Tuesday, October 14, 2014

Ambystoma Afternoon 10-11-2014

Saturday, October 11th, was an official non-herping day. Our plan was to sleep in and do some housework as it was going to be cold and rainy outside. When we finally got up for good at about 11:30 AM, it was... cold and rainy. We set about cleaning and writing and doing bills and stuff... just like responsible people. But by 3 PM, we noticed that it was no longer raining. Sure, it was cold but... might not that rain have inspired some salamanders?

Sure enough, with very little convincing needed, we were headed to a spot in Norfolk County to look for some salamanders. Our target? The endangered and elusive Marbled Salamander, the one species of Ambystoma we missed last weekend. We arrived at about 3:30 PM, knowing we wouldn't have light for much longer. First up... Redbacks.

It really was cold and we were feeling fortunate that we had seen the Redbacks. Andrea checked out the campground ladies room for Wood Frogs and only found some lovely spiders holing up in there.

We were taking our usual trip on these trails... backwards, which got a tad confusing. Our goal is to find the Marbled breeding vernal and we think we have an idea where it is, so that is the way we headed. We finally found the spot but it is still dry. We set about flipping. Andrea calmly said "there's one".
Holy crap... we found a target for once! AND, we found it where we think the vernal is.
And you can't tell me that gal isn't ready to lay her eggs!
Wow! So, we're that much closer to being correct about our possible Marbled vernal! YAY!!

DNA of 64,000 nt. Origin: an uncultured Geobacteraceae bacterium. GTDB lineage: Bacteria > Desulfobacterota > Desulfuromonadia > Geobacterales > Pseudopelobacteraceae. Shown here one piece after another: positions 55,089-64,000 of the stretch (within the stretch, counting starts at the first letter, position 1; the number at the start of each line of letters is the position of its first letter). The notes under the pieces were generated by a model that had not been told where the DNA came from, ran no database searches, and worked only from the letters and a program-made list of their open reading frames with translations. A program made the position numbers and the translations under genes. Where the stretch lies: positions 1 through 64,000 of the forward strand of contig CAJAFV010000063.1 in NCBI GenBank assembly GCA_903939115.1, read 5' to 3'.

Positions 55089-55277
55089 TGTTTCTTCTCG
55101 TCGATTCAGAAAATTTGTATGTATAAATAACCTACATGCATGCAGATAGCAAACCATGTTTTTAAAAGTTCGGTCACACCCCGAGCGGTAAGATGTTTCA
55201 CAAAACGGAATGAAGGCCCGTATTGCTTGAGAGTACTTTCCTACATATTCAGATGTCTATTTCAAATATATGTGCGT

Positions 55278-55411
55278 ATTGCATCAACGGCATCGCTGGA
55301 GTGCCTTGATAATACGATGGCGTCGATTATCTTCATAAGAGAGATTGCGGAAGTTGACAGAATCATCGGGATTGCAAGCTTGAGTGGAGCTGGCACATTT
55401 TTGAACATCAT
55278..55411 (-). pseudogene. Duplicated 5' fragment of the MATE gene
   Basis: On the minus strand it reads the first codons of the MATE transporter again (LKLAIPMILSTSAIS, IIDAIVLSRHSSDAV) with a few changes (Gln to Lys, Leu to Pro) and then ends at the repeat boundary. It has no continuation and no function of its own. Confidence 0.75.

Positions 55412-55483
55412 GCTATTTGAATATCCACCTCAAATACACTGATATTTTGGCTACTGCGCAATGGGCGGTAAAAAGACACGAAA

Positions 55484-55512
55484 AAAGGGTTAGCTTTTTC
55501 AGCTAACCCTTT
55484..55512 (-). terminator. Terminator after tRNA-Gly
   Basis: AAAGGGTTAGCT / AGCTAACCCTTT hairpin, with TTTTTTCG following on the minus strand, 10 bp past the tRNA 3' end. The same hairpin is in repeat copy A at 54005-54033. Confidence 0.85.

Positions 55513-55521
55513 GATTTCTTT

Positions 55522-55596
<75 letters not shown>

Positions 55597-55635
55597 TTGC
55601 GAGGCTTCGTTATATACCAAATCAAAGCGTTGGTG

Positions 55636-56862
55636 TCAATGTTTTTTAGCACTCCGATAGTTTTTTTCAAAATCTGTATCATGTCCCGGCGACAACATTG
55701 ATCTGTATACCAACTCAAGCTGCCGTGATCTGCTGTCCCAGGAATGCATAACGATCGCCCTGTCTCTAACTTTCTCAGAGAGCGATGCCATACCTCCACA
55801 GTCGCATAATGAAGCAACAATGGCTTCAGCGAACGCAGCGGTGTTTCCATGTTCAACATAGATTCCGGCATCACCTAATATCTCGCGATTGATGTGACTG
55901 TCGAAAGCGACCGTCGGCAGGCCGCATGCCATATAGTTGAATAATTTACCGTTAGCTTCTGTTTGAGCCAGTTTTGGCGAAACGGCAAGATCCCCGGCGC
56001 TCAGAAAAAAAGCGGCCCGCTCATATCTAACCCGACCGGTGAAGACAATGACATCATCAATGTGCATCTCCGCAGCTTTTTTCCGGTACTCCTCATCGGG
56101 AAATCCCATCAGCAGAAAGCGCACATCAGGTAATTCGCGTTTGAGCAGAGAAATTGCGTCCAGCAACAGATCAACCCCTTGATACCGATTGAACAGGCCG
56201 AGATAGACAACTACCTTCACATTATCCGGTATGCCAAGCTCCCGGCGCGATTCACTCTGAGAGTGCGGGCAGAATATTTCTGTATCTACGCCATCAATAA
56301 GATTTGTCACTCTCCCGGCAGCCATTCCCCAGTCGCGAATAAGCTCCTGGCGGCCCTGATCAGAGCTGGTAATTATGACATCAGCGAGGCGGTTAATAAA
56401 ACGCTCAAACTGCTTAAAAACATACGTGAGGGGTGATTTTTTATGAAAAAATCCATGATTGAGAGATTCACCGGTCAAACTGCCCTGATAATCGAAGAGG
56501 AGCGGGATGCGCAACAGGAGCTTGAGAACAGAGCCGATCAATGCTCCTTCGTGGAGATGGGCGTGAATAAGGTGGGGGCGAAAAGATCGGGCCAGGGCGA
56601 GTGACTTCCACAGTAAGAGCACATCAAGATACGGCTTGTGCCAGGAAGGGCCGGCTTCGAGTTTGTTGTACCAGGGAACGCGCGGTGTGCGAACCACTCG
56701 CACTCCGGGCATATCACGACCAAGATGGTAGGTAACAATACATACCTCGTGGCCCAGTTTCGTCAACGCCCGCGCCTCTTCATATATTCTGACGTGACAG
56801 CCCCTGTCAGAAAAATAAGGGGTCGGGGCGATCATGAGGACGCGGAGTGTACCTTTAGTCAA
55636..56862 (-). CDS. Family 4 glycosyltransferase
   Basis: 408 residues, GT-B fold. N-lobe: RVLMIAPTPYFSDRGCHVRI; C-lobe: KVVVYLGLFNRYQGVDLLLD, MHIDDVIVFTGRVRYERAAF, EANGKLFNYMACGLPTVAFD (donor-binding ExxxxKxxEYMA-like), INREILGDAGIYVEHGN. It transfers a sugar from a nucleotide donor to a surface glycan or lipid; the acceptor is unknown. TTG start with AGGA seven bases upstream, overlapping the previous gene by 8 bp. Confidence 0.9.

The same log also was home to a couple of Redbacks.

Further along, a Leadback...

And a pretty Redback.

We got to a stream, but the bed was dry. Not too dry for a couple of Two-Lined Salamanders, though!

Deciding to take the whole trail rather than turn back (we were just short of the half way mark), we picked up the pace due to the impending dusk. One last good flip was in order, though... a Spotted Salamander!
A decent sized adult!

An ambystoma afternoon! But before it became evening on us, we had to get moving. The sunset was lovely over the pond, which was very low and even dry in some parts.
^ check out the steam on the water in the back^

By the time we hit the woods again, it was headlamp time. But that was 2 1/2 hours well spent on a day that we had planned on not herping at all! Serendipitous salamanders are the finest of all. Plus, with last weeks Jefferson's and Blue-Spotted, we saw all four Massachusetts Ambystoma within a week! Take that, housework!


  1. I thought the date on this entry looked familiar, so I went back through my field notes and saw that this was the exact date myself and two others were also searching for Opacum and their nests, also in Norfolk County! We didn't have any luck that day, but the location is a known hotspot, and recent return trips at the icy pool have turned up 20+ larvae. An adult is still high on our wishlist though!
    Anyway, love the blog. Keep the entries coming, you have at least one fellow Bostonian herper thoroughly entertained!

    1. Very cool! Thank you! I'd love to dip a larvae or two to verify our pool!! Soon, I hope!